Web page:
Ohioans are advised to be aware of the state’s outdoor burning regulations and take necessary precautions if they are planning to burn debris this spring, according to the Ohio Department of Natural Resources (ODNR).
“Most wildfires in Ohio are caused by people that are simply careless when burning trash and other debris,” said Robert Boyles, state forester and chief of the ODNR Division of Forestry. “While largely unintentional, these fires place property and lives at unnecessary risk.”
Ohio law states outdoor debris burning is prohibited from 6 a.m. to 6 p.m. during March, April and May. Burning is limited in the spring due to the abundance of dry fuel on the ground before small, grassy fuels green up with moisture. Winds can make a seemingly safe fire burn more intensely and escape control.
If a fire does escape control, immediately contact the local fire department. An escaped wildfire, even one burning in grass or weeds, is dangerous. Violators of Ohio’s burning regulations are subject to citations and fines. Residents should also check Ohio Environmental Protection Agency (Ohio EPA) regulations and consult with local fire officials about burning conditions.
The ODNR Division of Forestry offers these safety tips for burning debris outdoors:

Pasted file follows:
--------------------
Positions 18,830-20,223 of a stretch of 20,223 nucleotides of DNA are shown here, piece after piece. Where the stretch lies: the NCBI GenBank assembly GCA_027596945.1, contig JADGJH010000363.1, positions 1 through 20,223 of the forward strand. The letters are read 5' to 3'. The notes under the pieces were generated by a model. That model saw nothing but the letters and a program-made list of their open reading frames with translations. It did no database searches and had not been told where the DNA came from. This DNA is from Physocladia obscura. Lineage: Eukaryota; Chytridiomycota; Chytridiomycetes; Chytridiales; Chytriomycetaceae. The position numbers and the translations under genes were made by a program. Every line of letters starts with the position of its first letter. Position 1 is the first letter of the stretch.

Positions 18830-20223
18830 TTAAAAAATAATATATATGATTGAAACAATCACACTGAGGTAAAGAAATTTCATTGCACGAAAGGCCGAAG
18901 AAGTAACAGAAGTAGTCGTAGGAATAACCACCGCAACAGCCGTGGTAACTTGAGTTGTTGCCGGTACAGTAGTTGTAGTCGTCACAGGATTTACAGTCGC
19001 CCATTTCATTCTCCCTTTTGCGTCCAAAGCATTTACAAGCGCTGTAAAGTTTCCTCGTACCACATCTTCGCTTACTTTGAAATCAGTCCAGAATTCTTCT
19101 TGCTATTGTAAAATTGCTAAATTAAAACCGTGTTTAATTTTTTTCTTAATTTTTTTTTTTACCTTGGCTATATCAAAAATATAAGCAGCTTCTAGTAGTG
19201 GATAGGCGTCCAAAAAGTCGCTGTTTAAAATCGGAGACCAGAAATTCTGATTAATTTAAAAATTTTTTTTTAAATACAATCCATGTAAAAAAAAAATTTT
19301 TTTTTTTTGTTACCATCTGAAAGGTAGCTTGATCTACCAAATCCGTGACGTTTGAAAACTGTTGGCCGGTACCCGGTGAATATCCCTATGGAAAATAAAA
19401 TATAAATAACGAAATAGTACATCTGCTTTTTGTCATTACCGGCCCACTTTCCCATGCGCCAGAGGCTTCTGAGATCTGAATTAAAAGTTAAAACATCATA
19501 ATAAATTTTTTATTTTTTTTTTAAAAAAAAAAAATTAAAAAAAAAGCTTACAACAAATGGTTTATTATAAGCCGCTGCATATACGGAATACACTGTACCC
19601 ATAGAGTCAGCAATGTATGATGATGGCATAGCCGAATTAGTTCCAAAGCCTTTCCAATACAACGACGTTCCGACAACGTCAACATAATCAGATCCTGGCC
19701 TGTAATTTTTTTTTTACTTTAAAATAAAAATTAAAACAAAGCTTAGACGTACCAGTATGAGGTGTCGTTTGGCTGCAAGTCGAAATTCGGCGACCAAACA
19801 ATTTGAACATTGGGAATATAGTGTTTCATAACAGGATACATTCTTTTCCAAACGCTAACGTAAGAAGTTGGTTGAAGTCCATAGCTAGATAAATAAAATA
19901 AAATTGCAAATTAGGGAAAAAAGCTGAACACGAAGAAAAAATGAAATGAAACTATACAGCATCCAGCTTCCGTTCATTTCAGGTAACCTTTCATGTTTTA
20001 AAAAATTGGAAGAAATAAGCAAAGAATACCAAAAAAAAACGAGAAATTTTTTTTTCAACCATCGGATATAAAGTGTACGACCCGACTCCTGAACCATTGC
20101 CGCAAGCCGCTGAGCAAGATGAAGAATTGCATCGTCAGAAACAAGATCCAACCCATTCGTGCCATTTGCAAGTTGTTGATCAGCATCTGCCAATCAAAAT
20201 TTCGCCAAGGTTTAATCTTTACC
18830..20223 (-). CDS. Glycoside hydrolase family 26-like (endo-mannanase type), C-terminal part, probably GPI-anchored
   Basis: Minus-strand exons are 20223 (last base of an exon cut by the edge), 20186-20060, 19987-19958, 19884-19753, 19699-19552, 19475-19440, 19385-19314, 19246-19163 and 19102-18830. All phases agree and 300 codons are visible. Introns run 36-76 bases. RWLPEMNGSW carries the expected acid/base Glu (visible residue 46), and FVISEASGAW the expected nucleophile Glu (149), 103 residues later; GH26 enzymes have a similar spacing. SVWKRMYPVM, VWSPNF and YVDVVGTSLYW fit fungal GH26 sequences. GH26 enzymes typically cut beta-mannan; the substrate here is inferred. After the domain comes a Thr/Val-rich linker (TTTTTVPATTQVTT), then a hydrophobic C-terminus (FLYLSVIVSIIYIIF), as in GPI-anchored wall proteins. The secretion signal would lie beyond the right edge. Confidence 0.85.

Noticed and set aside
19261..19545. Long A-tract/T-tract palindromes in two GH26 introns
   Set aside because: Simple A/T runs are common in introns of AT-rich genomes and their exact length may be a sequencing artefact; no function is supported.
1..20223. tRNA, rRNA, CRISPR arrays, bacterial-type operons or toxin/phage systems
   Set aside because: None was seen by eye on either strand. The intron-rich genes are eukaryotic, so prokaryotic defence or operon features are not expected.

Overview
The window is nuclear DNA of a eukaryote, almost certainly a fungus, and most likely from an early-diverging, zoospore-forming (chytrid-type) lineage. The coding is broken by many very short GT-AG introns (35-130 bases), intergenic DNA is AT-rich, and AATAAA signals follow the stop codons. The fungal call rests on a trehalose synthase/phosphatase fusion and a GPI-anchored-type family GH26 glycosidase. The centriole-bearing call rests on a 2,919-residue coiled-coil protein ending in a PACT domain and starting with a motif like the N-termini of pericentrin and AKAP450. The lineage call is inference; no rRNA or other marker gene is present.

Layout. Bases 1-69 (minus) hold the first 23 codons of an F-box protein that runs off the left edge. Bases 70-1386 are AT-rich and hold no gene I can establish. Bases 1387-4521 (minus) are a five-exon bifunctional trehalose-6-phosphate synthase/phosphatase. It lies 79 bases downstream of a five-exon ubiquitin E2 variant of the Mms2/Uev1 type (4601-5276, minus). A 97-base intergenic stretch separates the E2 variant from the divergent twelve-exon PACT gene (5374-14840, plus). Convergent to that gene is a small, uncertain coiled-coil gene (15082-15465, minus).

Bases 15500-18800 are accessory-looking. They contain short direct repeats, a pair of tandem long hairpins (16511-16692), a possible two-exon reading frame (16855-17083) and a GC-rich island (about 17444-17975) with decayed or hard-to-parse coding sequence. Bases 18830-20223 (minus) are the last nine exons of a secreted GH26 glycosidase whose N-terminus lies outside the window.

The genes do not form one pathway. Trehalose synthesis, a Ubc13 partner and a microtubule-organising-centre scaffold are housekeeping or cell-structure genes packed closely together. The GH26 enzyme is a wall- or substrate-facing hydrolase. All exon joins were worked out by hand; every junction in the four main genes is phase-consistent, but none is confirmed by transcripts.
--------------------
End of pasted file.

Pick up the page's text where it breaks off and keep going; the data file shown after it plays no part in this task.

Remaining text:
•Use a 55-gallon drum with a weighted screen lid to provide an enclosed incinerator.
•Know current and future weather conditions, have fire suppression tools on hand and never leave a debris burn unattended.
•Be informed about state and local burning regulations.
•Consult the local fire department for additional information and safety considerations.
Visit < forestry.ohiodnr.gov > and < firewise.org > for more information and tips on protecting a home and community.
Remember: “Don’t burn during the day in March, April and May.”
For more information about Ohio’s outdoor burning regulations by ODNR and Ohio EPA, go to < forestry.ohiodnr.gov/burninglaws >.
The ODNR Division of Forestry works to promote the wise use and sustainable management of Ohio’s public and private woodlands. To learn more about Ohio’s woodlands, visit < forestry.ohiodnr.gov >.
ODNR ensures a balance between wise use and protection of our natural resources for the benefit of all. Visit the ODNR website at < ohiodnr.gov >.
Information for this story came from the Ohio Department of Natural Resources
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